I don’t know how old I was when I developed obsessive-compulsive disorder. It had to be pretty young, because I remember being upset about turning seven. I cried because it was a “bad number” and it would take five years for me to turn 12, which was the best number. It was my number. I wouldn’t get out of bed until the numbers on the clock added up to 12.
The truth is that OCD is hard to explain. It’s so layered and it influences every part of my life.
Looking back, it always has. OCD isn’t just my fixation on 12, or my inability to do certain tasks without the things around me being “right.” They’re part of it, but they are to OCD what coughing is to a bad cold.
The number fixation is the cough. My overwhelming fear of failure that causes me to restart my assignments over and over is the fever. The way my pet hedgehog’s sneeze sends me into a full-blown panic resulting in a call to the vet is the sore throat. The painful awareness of how far I am from every exit in a crowded room is the runny nose.
OCD is scary, especially as a kid, when all your information comes from crime dramas. I stood in the hall of my high school as I opened and shut my locker over and over. I silently begged myself to stop but I couldn’t.
I spent years learning to hide it. Instead of counting out loud, I would fill notebooks with pages of the numbers one through 12 over and over again, with a page of notes to flip back to if anyone looked at me.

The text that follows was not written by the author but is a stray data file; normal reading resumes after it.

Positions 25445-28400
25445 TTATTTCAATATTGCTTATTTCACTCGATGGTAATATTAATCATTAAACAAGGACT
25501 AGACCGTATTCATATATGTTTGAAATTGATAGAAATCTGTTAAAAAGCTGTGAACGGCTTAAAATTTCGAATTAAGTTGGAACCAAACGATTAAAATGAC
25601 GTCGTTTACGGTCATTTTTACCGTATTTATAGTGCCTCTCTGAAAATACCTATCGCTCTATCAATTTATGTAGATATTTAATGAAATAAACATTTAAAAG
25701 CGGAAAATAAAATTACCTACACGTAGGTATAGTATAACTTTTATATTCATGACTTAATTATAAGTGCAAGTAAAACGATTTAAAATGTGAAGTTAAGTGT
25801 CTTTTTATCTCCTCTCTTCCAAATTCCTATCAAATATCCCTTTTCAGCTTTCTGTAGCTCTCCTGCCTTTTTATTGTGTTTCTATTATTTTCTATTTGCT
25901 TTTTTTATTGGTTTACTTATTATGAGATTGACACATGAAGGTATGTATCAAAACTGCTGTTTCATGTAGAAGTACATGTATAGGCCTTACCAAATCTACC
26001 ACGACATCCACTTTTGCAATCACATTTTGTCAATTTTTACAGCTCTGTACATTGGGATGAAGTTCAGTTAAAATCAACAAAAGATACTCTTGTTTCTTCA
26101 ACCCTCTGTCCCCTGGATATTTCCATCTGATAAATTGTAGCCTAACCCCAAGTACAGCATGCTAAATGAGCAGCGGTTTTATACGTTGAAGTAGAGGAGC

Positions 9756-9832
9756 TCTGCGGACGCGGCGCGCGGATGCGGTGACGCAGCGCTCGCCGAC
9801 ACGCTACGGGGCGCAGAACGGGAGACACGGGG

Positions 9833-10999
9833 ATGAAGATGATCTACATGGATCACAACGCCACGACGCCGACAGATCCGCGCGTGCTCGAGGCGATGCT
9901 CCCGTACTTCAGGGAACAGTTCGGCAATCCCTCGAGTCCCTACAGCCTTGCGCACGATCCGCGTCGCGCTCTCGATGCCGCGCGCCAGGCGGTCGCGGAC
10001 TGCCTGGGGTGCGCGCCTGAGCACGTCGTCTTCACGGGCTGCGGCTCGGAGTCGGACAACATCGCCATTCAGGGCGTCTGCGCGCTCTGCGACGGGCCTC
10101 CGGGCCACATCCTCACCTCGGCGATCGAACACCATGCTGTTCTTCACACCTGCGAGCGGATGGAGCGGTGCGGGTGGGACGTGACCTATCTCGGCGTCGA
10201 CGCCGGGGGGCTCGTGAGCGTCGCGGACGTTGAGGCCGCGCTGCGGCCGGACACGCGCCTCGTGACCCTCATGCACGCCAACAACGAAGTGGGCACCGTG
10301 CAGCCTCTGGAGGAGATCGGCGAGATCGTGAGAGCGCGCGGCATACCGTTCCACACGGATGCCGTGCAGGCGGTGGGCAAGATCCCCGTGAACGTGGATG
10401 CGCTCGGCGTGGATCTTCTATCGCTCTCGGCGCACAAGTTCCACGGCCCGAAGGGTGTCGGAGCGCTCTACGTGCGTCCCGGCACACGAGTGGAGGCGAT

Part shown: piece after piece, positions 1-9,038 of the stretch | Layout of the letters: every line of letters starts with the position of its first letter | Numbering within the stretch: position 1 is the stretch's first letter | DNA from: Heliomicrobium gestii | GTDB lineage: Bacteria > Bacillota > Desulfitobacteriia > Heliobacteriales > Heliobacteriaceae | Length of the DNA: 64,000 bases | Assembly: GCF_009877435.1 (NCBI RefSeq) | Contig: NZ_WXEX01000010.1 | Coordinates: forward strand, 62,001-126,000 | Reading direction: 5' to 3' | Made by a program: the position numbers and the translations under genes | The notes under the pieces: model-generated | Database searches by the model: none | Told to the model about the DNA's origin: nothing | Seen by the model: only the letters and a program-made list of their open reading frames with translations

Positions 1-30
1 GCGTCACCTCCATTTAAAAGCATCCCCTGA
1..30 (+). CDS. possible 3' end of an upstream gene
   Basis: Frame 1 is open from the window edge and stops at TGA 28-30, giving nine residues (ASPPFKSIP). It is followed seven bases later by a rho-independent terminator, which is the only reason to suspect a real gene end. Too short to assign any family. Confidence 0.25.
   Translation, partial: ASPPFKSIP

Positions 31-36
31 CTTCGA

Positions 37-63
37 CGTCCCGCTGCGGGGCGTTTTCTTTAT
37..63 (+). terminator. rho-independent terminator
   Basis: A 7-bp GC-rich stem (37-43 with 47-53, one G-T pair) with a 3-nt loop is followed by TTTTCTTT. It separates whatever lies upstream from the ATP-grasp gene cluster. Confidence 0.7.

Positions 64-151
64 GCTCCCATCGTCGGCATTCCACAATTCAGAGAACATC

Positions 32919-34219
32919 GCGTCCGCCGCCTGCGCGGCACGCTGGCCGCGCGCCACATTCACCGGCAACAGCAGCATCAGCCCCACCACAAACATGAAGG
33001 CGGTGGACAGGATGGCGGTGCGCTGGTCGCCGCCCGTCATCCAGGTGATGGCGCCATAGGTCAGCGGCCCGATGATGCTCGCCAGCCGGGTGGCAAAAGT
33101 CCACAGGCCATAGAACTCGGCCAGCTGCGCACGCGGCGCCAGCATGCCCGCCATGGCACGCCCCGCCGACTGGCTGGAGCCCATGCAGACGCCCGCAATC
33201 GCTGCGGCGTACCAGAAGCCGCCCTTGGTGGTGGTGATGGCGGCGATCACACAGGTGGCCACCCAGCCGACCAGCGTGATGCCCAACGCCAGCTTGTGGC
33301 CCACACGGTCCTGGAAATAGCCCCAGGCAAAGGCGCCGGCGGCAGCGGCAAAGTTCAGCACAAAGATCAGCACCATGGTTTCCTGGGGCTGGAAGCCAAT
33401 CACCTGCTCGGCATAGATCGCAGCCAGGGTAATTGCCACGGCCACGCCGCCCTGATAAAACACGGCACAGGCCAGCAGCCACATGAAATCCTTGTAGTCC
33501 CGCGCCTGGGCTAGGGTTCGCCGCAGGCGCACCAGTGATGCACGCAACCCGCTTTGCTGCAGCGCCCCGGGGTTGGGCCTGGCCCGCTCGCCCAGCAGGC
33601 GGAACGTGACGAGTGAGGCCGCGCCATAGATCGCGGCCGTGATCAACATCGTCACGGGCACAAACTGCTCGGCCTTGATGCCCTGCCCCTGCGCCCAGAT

At this point I knew I had depression and anxiety, but those didn’t cause me the same level of shame and distress. I knew people who experienced that. It was “normal.” OCD was different. It made me feel crazy.
I started going to therapy as a college freshman at a friend’s request. At the time, my brain’s favorite obsession was climbing to high places and thinking about jumping off. I was terrified that eventually OCD would win and I would jump.
I was reluctant to tell my therapist everything. I was open about my depression and anxiety, but OCD was scarier to talk about. Speaking about it made it real. I was terrified that if I admitted what I was thinking about, I would be institutionalized — another obsession.
It took me a few months to work up the nerve to confess. I burst into tears before I managed to tell him. I hung my head in shame as I said it, but when I looked up he just nodded.
“Yeah, I know.”
I could’ve laughed. I was so afraid of what would happen if he found out and he already knew.
He knew and the world didn’t end.
That was a turning point for me. I’ve learned that one of the best ways to manage my OCD is to talk about it. It changes it from being this horrible monster to just a thing I have.
It’s just a thing I have, and a thing that I can manage. I still have bad days. There are mornings where I sit in bed and wait for the numbers on the clock to add up to 12, but those are rare and getting rarer. I’ve learned to forgive myself for struggling and to accept myself for who I am.
It’s funny, but that seems to make all the difference.